(Verse 13 tells us that He will "guide" us into "all truth." Verse 8
tells us that He will convict us of "righteousness.")

        C.      Remember a few minutes ago we discussed whether it was the role of
the Bible or the role of the reader of the Bible to reprove and correct.
Do you think, based on reading these verses in John 16, that it is the
role of the Holy Spirit to correct and reprove? (Yes, verse 8 "convict
the world of guilt in regard to sin.")

                1.      Some mental health "experts" say "guilt is bad." What does this
verse suggest?

                2.      I have a friend who no longer attends church. Taking on the role of
the Holy Spirit, I "harass" him for not attending. He says "Don't lay
that guilt-trip on me, I paid a lot of money [to my mental health
professional] to get beyond guilt."

                        a.      What do you think about what my friend says?

                        b.      What do you think about me usurping the role of the Holy Spirit?

        D.      Let's look at yet another text on the role of the Holy Spirit in
inspiration. Read 1 Cor. 2:9-14.

                1.      How important is the Holy Spirit to understanding God's will in the

                2.      When v.14 says the people without the Holy Spirit cannot understand
the Bible, what do you think this means:

                        a.      They don't know what the words mean?

                        b.      Or, they understand the meaning of the words, but do not
understand the logic of what is said? (I think the second. They do not
understand why they should do these things. They consider it all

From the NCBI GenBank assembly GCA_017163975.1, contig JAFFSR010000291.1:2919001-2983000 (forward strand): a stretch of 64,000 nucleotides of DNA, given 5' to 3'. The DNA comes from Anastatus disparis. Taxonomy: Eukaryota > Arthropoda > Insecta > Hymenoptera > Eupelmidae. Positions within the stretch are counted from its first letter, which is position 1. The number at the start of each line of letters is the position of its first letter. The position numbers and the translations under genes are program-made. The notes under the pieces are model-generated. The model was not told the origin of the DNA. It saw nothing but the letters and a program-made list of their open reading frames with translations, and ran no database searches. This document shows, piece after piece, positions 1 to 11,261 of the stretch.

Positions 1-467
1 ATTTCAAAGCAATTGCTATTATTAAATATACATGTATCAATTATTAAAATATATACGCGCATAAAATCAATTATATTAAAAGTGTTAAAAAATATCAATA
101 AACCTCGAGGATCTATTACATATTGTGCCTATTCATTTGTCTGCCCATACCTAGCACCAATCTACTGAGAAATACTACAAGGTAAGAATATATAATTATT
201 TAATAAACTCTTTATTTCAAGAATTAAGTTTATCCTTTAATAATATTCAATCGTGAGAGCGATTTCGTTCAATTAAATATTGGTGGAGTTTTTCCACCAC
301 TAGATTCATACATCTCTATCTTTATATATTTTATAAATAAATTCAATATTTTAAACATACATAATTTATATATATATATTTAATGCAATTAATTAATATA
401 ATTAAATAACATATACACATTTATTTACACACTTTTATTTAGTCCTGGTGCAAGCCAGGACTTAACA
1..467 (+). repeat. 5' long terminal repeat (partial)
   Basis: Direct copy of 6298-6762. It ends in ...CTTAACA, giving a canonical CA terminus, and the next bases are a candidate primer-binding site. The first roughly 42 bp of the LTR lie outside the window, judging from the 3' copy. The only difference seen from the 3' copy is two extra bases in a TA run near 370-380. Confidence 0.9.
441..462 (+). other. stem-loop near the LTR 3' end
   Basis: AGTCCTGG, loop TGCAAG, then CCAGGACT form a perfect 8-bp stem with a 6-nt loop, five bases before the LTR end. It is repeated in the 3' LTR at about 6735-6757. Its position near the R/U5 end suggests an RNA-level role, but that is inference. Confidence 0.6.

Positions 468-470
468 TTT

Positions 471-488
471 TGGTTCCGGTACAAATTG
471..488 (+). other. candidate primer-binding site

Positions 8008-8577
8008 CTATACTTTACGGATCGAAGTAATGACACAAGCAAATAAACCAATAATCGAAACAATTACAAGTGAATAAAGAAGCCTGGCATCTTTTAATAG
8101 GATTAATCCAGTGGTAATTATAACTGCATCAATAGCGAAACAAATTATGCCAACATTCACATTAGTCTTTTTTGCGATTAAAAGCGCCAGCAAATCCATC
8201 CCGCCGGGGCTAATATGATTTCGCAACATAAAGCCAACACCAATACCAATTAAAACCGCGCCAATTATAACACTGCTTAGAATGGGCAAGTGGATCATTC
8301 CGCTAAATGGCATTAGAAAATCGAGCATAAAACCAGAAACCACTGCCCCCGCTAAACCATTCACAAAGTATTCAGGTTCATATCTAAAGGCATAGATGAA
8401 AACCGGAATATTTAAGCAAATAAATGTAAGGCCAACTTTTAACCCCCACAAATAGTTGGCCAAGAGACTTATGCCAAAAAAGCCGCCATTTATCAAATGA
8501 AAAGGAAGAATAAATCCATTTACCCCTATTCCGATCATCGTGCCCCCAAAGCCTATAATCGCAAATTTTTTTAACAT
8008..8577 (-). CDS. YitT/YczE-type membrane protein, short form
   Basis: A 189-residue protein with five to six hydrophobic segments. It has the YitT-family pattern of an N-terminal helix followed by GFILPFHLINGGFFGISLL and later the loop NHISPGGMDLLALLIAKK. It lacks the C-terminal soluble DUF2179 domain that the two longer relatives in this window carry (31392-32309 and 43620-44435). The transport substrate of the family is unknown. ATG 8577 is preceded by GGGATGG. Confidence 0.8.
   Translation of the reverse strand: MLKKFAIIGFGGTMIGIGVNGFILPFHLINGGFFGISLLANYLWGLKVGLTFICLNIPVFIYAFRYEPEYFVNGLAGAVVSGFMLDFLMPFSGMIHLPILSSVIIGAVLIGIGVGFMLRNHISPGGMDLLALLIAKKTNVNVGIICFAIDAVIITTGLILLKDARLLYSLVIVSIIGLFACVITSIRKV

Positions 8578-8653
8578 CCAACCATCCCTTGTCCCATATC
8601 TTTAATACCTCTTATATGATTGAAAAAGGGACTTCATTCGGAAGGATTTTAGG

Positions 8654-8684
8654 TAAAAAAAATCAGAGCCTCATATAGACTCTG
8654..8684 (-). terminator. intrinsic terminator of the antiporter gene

3.      If you wanted to understand the Bible, or wanted a friend to
understand the Bible, would it be better to spend more time studying or
more time asking the Holy Spirit to help you (or your friend) to

                        a.      Are these mutually exclusive alternatives?


        A.      Last week someone in the class reminded us that all of these
references to Scriptures in the New Testament (See, eg. Matt. 22:29,
Luke 24:27, 2 Tim. 3:15) referred to the Old Testament.  I think we all
agree that the Old Testament is inspired. On what basis do you think the
New Testament is inspired?

                1.      Some churches seem to virtually ignore the Old Testament.  What do
you think about that?

                        a.      Have they missed the point that Jesus and His disciples were
referring to the Old Testament when they spoke of Scriptures?

                        b.      How well do you know the Old Testament?

        B.      Let's look at two texts on this issue of the inspiration of the New
Testament. First, let's read 1 Thessalonians 2:11-13.

                1.      Who wrote this? (Paul. (1 Thes. 1:1)

                2.      When Paul says, "the word of God, which you received from us," is
he talking about sharing the Old Testament with them or is he calling
his own words "the word of God?"

                3.      Read 2 Peter 3:15-16. What do you find in this text that leads you
to believe that Peter accepted Paul's words as a part of Scripture?

                        a.      Is the reference "to the wisdom God gave him" enough to treat
Paul's words like Scripture?

                        b.      What about the reference to distorting Paul's writings "as they do
[to] the other Scriptures?" (By the way, this is consistently translated
with this meaning in the major translations.)

                4.      Consider for a minute, how your views of salvation might be
different were it not for the writings of Paul?